In 2019, 2020 and 2021 I evaluated the carbon footprint equivalent of myNoise to be 600 tons of CO2 per year . In 2022, the estimate is thus 10 times smaller, but then, the traffic on myNoise increased by 30%, yielding in a new estimate of 80 tons of C02 per year.
There are various ways to offset a carbon footprint. While the current trend is to promote clean-energy technologies, I opted for the old-fashioned way of planting trees 🌱 Through photosynthesis, trees absorb CO2 to produce oxygen and wood . There are two main reasons for my choice. First, I like the idea of planting trees. I've been recording a lot of natural soundscapes, and I am excited to participate in initiatives that aspire to regrow natural habitats such as rainforests and mangroves. Second, my brother volunteers in Graine de Vie (Seed For Life), an organization aiming to regrow forests in Madagascar. In ten years, they have planted more than 45,000,000 trees 🌱 since they started in 2009. Talk about an experience! I appreciate the fact that the founders are working on a voluntary basis and that they travel at their own expenses when supervising the work in progress.
The project is very well thought out: it makes sense to plant trees in Madagascar. First, the labor is cheap. The money spent on planting trees translates to a higher number of trees planted in Madagascar than it would elsewhere. The population in Madagascar is one of the poorest in the world. By paying the planters a decent wage, this project helps the people as much as the planet 🌱 Furthermore, a large proportion of the trees that are planted are those that produce everyday resources such as fruits, coffee, cacao, and avocados, ensuring that the population looks after these trees and takes care of them. The association is also involved in re-growing protected areas such as rainforests and mangroves. Mangroves are an excellent investment, as they capture carbon better than any other type of forest 🌱 Furthermore, Graine de Vie works closely with authorities, enabling them to plant in national parks and ensure the durability of their work. Last but not least, there is another reason to plant trees in Africa rather than in our latitudes. For a tree to sequester carbon through photosynthesis, a lot of light is required and - as trivial as it seems - leaves on its branches. So, in winter time, our deciduous forests are in stand-by! A rainforest or a mangrove in Madagascar keeps capturing carbon all year-round!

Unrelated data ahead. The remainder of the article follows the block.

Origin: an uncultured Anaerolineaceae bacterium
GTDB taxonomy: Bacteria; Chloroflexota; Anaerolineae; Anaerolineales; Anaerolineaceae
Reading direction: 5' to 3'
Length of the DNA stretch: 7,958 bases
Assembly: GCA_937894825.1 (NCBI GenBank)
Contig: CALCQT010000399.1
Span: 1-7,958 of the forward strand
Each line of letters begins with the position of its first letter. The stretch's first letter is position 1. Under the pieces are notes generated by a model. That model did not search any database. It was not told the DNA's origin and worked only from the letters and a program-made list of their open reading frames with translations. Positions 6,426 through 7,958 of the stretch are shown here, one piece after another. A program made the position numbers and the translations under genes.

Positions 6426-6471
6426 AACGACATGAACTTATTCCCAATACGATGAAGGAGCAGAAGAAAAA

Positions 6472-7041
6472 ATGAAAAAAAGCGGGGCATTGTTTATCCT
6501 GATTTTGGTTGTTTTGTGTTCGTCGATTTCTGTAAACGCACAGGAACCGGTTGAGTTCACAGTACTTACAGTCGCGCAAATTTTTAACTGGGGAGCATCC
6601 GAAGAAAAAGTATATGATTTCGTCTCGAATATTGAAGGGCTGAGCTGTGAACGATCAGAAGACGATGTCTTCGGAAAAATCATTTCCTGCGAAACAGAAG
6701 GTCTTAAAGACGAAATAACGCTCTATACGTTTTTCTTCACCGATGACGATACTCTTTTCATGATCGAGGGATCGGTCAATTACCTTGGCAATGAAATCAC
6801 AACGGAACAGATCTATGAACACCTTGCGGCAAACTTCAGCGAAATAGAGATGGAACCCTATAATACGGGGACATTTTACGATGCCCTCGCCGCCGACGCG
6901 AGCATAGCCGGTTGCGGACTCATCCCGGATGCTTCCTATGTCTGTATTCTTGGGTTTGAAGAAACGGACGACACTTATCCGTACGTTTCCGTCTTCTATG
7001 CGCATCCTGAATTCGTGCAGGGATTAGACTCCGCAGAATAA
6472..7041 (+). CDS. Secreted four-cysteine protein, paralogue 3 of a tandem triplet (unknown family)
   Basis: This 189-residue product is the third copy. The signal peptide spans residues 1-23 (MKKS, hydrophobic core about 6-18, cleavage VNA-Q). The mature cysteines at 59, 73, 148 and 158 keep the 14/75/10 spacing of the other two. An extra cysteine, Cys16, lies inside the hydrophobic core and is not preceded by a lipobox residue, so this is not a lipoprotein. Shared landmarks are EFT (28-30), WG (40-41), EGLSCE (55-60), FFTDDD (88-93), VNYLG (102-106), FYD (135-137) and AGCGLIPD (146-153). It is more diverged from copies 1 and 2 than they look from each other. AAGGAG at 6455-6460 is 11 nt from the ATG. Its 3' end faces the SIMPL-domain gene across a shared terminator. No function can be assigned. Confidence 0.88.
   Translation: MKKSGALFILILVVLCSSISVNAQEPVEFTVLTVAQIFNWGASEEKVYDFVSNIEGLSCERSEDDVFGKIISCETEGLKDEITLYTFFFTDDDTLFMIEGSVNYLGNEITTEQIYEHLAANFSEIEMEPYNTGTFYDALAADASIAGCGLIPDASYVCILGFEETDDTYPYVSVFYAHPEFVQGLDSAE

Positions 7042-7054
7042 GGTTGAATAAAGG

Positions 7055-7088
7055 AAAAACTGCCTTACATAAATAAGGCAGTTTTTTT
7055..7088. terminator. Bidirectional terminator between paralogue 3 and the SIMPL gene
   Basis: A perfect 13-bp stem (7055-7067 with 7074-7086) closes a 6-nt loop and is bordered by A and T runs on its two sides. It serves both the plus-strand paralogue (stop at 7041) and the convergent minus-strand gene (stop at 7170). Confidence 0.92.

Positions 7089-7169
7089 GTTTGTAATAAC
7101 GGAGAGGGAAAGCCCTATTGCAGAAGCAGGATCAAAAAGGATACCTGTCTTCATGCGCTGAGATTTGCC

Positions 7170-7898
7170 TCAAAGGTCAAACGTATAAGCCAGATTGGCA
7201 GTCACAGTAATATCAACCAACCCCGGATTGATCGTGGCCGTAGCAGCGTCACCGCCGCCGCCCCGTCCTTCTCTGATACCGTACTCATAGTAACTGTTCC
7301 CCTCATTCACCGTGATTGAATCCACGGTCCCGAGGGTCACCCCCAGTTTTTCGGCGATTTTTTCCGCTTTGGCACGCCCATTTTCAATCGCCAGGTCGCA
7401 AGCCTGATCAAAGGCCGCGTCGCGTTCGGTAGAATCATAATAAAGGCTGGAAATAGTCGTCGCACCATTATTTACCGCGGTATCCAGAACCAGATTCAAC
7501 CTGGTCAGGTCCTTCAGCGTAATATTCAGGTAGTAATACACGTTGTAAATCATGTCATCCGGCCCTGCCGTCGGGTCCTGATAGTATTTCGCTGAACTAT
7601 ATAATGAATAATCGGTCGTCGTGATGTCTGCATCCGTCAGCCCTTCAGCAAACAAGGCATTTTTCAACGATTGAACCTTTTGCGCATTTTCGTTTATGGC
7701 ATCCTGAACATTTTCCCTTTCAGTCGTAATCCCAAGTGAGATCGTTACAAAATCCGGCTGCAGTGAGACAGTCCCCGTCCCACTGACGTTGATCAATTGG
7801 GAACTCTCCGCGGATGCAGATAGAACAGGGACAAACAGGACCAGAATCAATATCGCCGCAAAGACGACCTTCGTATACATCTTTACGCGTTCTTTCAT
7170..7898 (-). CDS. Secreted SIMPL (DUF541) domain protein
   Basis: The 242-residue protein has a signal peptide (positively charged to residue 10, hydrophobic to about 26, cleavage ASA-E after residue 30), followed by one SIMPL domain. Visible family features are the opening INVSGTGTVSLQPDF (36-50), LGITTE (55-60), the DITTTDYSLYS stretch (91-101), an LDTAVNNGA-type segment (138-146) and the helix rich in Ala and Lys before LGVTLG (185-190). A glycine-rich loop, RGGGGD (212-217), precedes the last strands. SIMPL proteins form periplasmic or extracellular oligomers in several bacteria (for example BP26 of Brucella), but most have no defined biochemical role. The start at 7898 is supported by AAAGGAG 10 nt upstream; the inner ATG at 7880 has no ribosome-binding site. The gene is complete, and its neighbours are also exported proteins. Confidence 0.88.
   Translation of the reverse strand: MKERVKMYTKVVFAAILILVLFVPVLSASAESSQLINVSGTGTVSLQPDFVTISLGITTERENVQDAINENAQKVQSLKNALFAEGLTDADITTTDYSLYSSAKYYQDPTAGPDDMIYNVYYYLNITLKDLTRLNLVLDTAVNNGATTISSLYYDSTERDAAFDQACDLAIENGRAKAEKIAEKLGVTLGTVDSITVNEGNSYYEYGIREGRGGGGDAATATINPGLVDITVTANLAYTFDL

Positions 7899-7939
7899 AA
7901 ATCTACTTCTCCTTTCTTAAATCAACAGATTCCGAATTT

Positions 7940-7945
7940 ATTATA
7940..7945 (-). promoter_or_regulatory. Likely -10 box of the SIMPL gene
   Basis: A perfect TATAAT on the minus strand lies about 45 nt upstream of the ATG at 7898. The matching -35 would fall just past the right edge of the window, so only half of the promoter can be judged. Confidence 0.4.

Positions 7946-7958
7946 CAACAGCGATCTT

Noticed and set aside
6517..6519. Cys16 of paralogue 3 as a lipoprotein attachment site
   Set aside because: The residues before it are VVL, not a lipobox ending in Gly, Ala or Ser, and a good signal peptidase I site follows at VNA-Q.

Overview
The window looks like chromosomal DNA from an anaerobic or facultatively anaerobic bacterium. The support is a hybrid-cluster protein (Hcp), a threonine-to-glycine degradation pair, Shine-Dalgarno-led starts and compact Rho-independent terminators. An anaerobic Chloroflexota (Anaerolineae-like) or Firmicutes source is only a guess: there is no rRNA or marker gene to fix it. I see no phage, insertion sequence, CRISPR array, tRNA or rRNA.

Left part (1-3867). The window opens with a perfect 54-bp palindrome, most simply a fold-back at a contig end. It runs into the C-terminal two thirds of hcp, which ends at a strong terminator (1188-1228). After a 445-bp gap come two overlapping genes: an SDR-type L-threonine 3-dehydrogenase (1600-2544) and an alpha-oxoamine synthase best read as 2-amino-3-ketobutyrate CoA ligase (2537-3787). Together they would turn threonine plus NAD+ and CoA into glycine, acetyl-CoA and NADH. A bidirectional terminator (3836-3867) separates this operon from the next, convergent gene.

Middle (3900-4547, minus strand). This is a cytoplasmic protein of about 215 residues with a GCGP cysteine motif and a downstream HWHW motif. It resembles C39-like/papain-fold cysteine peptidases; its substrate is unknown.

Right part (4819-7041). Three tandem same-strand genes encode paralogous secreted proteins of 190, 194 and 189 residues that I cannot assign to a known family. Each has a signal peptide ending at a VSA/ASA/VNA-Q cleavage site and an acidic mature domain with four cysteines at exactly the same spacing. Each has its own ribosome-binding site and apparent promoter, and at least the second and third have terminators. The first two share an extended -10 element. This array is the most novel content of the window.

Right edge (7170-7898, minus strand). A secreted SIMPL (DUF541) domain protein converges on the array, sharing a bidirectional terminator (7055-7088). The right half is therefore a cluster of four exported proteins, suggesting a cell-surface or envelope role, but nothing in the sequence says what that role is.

Graine de Vie cites an average sequestration of 5kg of CO2 per tree, per year, across a 20-year lifetime - that is, 100 kgC02e per tree. This is a conservative estimate. So, we asked the association to plant 6,000 trees on behalf of myNoise in 2019 , but also in 2020 and 2021, for a total of 18,000 trees.
With the updated carbon footprint estimate of 2022, that number has been reduced to 800 trees per year, not 6000. The question is whether myNoise should decrease its contribution to Graine de Vie by the same factor, or continue to fully support Graine de Vie by the same effort and keep encouraging them in their work.
At this point, we can introduce a new concept, called the Social Cost of Carbon (SCC). The SCC is probably the single most important number for thinking about climate change . It indicates how much society benefits from reducing CO2 emissions or, in other words, the cost of the damages created by one extra ton of carbon dioxide emissions. The Obama administration issued a first estimate in 2010 around $43/ton . The average value in use today is $51/ton .